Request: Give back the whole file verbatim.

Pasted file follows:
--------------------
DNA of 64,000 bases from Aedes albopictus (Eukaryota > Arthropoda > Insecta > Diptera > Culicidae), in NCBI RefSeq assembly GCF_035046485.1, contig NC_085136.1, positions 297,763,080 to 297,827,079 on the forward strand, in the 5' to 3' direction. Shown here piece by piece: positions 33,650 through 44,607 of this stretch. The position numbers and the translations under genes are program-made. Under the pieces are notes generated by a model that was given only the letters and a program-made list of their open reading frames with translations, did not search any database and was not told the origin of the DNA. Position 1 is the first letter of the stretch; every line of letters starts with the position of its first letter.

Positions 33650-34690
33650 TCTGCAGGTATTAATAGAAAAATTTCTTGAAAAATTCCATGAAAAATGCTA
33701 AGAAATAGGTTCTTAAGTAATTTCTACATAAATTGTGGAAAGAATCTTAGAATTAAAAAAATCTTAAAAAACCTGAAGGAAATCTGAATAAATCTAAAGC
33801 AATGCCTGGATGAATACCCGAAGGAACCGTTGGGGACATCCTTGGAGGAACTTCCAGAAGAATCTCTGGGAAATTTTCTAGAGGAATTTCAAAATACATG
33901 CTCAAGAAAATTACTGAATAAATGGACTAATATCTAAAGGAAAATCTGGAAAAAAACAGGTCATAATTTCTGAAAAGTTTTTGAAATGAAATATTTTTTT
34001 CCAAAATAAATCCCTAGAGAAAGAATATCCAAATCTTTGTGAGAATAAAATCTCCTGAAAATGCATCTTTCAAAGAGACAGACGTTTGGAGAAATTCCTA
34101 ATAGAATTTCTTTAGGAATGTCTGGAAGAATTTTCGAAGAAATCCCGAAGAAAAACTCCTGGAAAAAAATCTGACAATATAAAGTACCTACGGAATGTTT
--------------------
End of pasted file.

DNA of 64,000 bases from Aedes albopictus (Eukaryota > Arthropoda > Insecta > Diptera > Culicidae), in NCBI RefSeq assembly GCF_035046485.1, contig NC_085136.1, positions 297,763,080 to 297,827,079 on the forward strand, in the 5' to 3' direction. Shown here piece by piece: positions 33,650 through 44,607 of this stretch. The position numbers and the translations under genes are program-made. Under the pieces are notes generated by a model that was given only the letters and a program-made list of their open reading frames with translations, did not search any database and was not told the origin of the DNA. Position 1 is the first letter of the stretch; every line of letters starts with the position of its first letter.

Positions 33650-34690
33650 TCTGCAGGTATTAATAGAAAAATTTCTTGAAAAATTCCATGAAAAATGCTA
33701 AGAAATAGGTTCTTAAGTAATTTCTACATAAATTGTGGAAAGAATCTTAGAATTAAAAAAATCTTAAAAAACCTGAAGGAAATCTGAATAAATCTAAAGC
33801 AATGCCTGGATGAATACCCGAAGGAACCGTTGGGGACATCCTTGGAGGAACTTCCAGAAGAATCTCTGGGAAATTTTCTAGAGGAATTTCAAAATACATG
33901 CTCAAGAAAATTACTGAATAAATGGACTAATATCTAAAGGAAAATCTGGAAAAAAACAGGTCATAATTTCTGAAAAGTTTTTGAAATGAAATATTTTTTT
34001 CCAAAATAAATCCCTAGAGAAAGAATATCCAAATCTTTGTGAGAATAAAATCTCCTGAAAATGCATCTTTCAAAGAGACAGACGTTTGGAGAAATTCCTA
34101 ATAGAATTTCTTTAGGAATGTCTGGAAGAATTTTCGAAGAAATCCCGAAGAAAAACTCCTGGAAAAAAATCTGACAATATAAAGTACCTACGGAATGTTT